security clearance while they had tax bets, which is a as a -- vulnerability, got security clearances, and the vast majority of those were top secret security clearances. our process is obviously broken, not complete, and not adequate. until this year, opm did not have the means of debarring persons or those who falsified background checks for clearances. worse, ipmm's ig recommended 22 individuals received no answers on 14 of the cases formed that the other eight would not be debarred. something is very wrong. it's unlikely that a stricter clearance process would have prevented a deranged individual from committing murder, but this event should be a catalyst for congress to fix the way the country categorizes, handles, and grants access to sensitive data. two problems. one, there's way too much stuff classified that doesn't need to be classified, and number two, there's way too many security clearances approvedded. if you markettedly increase the amount of material that doesn't need to be classified, you have to increase the number of people that need to have access to it. we have to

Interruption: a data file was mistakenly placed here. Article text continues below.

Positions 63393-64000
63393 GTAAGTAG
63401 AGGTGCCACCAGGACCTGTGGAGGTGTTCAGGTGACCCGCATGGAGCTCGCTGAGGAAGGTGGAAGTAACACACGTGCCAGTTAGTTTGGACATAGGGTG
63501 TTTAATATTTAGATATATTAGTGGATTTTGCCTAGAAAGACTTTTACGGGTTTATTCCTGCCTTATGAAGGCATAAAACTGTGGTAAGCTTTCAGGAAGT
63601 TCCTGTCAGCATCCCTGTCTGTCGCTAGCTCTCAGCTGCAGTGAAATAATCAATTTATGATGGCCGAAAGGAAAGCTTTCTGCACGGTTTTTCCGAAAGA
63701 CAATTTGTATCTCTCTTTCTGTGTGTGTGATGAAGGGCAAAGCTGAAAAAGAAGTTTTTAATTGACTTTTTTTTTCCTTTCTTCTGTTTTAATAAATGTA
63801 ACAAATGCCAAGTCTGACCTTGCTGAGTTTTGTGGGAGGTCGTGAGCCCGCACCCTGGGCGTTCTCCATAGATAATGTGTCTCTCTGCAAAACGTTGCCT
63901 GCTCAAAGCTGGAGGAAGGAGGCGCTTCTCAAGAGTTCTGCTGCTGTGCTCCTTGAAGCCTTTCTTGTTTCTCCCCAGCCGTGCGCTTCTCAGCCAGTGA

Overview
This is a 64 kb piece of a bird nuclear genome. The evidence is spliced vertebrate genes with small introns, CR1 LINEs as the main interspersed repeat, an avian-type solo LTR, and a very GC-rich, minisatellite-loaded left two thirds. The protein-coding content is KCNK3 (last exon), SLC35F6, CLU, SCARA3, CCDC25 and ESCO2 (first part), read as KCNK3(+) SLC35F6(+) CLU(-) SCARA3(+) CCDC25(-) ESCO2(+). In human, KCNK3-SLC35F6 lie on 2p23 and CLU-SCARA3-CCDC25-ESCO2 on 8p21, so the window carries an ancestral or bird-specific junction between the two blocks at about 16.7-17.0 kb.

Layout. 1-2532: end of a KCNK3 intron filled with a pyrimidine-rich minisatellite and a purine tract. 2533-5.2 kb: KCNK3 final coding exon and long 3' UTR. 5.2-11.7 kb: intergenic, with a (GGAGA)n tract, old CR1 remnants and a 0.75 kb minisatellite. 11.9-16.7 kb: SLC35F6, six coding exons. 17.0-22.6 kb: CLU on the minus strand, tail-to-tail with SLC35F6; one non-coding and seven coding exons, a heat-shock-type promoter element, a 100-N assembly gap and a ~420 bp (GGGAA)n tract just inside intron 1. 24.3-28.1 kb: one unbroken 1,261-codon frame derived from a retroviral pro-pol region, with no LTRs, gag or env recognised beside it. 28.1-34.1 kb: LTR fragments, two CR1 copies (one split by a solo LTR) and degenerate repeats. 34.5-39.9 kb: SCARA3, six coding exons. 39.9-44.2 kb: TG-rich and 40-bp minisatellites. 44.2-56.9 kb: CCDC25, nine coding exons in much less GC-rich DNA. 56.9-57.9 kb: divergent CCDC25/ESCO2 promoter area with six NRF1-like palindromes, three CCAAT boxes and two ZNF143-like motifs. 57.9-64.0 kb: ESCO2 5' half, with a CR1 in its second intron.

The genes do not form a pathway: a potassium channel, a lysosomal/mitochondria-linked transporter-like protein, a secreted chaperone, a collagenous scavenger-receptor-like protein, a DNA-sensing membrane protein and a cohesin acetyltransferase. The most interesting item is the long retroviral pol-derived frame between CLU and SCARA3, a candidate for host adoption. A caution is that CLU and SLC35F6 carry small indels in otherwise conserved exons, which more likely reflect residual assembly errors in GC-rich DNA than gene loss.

a full understanding of what needs to be done when this product is sold cheap, accessible, taxed so badly in the united states and privatized we have a real problem. >> host: it sounds like we are getting to a place where there is parity between this particular disease as well as other diseases. >> guest: absolutely. absolutely. >> host: i think you touched on this before, but if there's anything else you want to talk about, the similarities with tobacco policy and what similar strategies can be related to risky drinking behavior. >> guest: one of the things that has come out is appreciation in the last five years of some of the 50 diseases and cancers that are related to alcohol. we have not had a public dialogue about that. we don't appreciate at all that there are some downsides to drinking. we typically sell the drinking and driving and other than that, you don't appreciate that although throat cancers and colorectal cancer is related we don't appreciate but here is a big one. people die typically 20 years younger than they do with smoking. that is a huge one and women by faster than